Palestinian activist Marwan Barghouti, General Secretary of Fatah on the West Bank and an elected member of the Palestinian Legislative Council, wrote earlier this year to the Washington Post, “Want Security? End the Occupation.” His opinion, as you can tell, is not being taken seriously by the Israeli lawmakers, who conveniently locked him up, branding him and his Fatah movement as “terrorist.”
“Our enemies called us terrorists. People who were neither friends nor enemieséalso used this Latin name, either under the influence ofépropaganda or out of habit … They called us ‘terrorists’ to the end. And yet, we were not terrorists … It all depends on who uses the term …What has a struggle for the dignity of man, against oppression and subjugation, to do with ‘terrorism?’ Our purpose, in fact, was precisely the reverse of ‘terrorism.’ The whole essence of our struggle was the determination to free our people of its chief affliction — fear…if you love your country, you cannot but hate those who seek to annex itéif you love your mother, would you not hate the man who sought to kill her: would you not hate him and fight him at the cost, if needs be, of your own life?”
These were not the words of Mr. Barghouti, or of the spiritual leader of Islamic Jihad, rather, of revered former Israeli Prime Minister, and, incidentally, former leader of the (terrorist?) Irgun group, who personally led the notorious Deir Yassin massacre, Menachem Begin, rebuffing charges of terrorism against his militant gang, whom he refers to as freedom-fighters (from his book, The Revolt, New York, 1977).
To Begin’s dual ethical standard, murder of innocent civilians by Jewish (terror?) groups does not qualify as “terrorism,” rather, “a struggle for the dignity of man, against oppression and subjugation.” His observations of course have profoundly ironic poignancy when applied to the current Palestinian-Israeli conflict, especially the brutal suicide bombings orchestrated by the various Palestinian armed groups against Israeli targets.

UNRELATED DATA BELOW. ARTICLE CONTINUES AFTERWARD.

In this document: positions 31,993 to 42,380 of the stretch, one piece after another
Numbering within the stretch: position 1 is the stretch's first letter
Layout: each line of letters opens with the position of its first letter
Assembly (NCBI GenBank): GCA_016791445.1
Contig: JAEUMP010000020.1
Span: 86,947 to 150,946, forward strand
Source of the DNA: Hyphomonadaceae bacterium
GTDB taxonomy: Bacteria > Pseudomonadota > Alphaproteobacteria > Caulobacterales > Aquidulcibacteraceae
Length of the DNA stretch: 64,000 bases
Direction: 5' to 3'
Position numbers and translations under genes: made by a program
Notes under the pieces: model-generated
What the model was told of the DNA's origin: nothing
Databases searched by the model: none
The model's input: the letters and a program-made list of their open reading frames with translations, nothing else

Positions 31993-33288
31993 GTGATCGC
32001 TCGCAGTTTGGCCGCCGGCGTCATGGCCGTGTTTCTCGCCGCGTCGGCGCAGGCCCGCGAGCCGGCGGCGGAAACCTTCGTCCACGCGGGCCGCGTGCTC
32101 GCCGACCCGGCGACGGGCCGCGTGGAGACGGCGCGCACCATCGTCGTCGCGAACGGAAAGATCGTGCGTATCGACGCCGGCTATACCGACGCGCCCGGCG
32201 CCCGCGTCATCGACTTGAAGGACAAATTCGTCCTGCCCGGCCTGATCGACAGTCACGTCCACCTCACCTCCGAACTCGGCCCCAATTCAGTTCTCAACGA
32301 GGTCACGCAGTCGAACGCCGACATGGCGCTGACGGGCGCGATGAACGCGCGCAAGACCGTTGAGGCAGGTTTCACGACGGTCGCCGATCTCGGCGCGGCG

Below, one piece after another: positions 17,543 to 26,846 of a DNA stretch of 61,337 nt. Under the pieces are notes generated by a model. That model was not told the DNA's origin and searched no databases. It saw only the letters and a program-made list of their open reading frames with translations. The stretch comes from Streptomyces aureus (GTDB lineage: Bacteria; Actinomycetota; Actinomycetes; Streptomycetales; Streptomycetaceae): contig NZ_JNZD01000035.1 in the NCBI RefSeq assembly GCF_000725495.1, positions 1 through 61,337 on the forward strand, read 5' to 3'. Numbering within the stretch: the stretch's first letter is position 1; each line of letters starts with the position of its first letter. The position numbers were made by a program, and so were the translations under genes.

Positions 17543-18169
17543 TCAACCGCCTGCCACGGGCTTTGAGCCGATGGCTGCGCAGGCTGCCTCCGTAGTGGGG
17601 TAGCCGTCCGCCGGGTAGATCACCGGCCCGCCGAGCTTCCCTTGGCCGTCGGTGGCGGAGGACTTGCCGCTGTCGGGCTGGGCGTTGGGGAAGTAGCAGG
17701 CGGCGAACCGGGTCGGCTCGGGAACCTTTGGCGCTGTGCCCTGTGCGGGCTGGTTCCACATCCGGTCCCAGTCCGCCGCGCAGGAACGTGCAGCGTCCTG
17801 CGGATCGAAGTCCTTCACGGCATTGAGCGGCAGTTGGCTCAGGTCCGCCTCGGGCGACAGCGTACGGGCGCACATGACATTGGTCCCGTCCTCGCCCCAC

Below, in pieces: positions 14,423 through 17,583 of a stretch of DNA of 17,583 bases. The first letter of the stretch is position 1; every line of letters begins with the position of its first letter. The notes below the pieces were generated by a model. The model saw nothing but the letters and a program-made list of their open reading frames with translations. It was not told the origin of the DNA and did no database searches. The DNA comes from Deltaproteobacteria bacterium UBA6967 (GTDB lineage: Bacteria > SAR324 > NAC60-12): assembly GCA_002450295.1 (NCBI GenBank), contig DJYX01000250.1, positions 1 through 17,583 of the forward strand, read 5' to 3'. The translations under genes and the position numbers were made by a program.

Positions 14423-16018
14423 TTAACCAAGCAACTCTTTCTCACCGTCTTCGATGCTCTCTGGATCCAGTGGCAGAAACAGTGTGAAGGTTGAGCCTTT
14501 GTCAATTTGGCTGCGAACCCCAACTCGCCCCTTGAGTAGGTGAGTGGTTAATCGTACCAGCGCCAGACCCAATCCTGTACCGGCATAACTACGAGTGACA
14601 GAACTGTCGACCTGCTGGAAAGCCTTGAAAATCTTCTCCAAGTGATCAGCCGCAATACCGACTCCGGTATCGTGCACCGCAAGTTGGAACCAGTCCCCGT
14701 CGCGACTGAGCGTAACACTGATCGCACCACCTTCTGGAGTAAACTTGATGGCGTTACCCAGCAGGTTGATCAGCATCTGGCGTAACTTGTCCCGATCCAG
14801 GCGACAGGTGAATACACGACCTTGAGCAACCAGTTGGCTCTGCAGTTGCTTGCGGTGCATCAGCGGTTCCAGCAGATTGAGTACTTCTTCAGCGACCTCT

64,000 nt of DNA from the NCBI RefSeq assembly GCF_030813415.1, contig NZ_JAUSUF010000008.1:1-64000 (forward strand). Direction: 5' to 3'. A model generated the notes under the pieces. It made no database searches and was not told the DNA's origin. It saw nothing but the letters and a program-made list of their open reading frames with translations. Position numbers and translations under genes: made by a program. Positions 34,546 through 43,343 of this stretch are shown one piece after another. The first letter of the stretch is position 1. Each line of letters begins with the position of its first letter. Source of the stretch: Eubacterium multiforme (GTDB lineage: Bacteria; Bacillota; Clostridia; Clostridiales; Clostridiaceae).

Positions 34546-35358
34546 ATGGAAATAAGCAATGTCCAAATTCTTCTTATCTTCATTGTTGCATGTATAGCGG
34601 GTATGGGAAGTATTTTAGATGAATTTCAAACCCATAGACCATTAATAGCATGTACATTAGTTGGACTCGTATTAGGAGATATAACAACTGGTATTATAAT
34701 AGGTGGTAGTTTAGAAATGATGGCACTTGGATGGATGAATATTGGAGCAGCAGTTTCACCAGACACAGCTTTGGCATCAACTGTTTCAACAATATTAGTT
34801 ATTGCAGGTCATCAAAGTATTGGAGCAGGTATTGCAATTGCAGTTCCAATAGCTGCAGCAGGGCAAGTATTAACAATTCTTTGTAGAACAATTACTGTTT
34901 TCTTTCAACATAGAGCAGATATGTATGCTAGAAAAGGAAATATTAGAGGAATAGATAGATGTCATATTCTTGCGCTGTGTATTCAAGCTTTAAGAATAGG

Actually, characterizing the Palestinian attacks on Israeli targets as “terrorism” has become a political de rigueur, devoid of any objective reasoning. Take for example, though perhaps an interposition to the substance of this commentary, UN Secretary General Kofi Annan’s response to the recent Hebron attack (claimed by Islamic Jihad), which left 12 Israelis dead. According to Ha’aretz (17/11/2002), “All of the dead were from the IDF, Border Police or emergency security team of the settlers of Kiryat Arba and Hebron…” Mr. Annan condemned the shooting incident as a “despicable terrorist attack.” We’re talking settlerséoccupied territories, Mr. Annan! Ah, but Mr. Annan is a man of flexible conscience, long on intent short on action.
Never mind this UN hollow sham (it is part of the problem, you know). What needs to be asked is, do Jews, people, at least deep down in their conscience, understand the raison d’etre of the violence perpetrated by the various Palestinian armed groups, which, alas, sometimes extends to the killing of unarmed civilians?
Another Israeli premier, Ehud Barak, was more professed than Begin. He said, “If I were a Palestinian, I’d also join a ‘terror’ group” (Ha’aretz, 3 June 1998), epitomizing the idea that one person’s terrorist is another’s freedom fighter. But why would Barak say that? Could it be that he concurs with Leah Rabin, late Yitzhak Rabin’s widow, when she said, “We [the Jews] used terrorism to establish our state. Why should we expect the Palestinians to be any different?” (Reuters, Sep 11, 1997)
Of course Mrs. Rabin is flattering her Israel. Zionists still use terror to perpetuate the occupation, only they now have more PR-oriented terms to describe their actions, like “self-defense” (yeah, shooting unarmed children and building new settlements is self-defense. Get out!)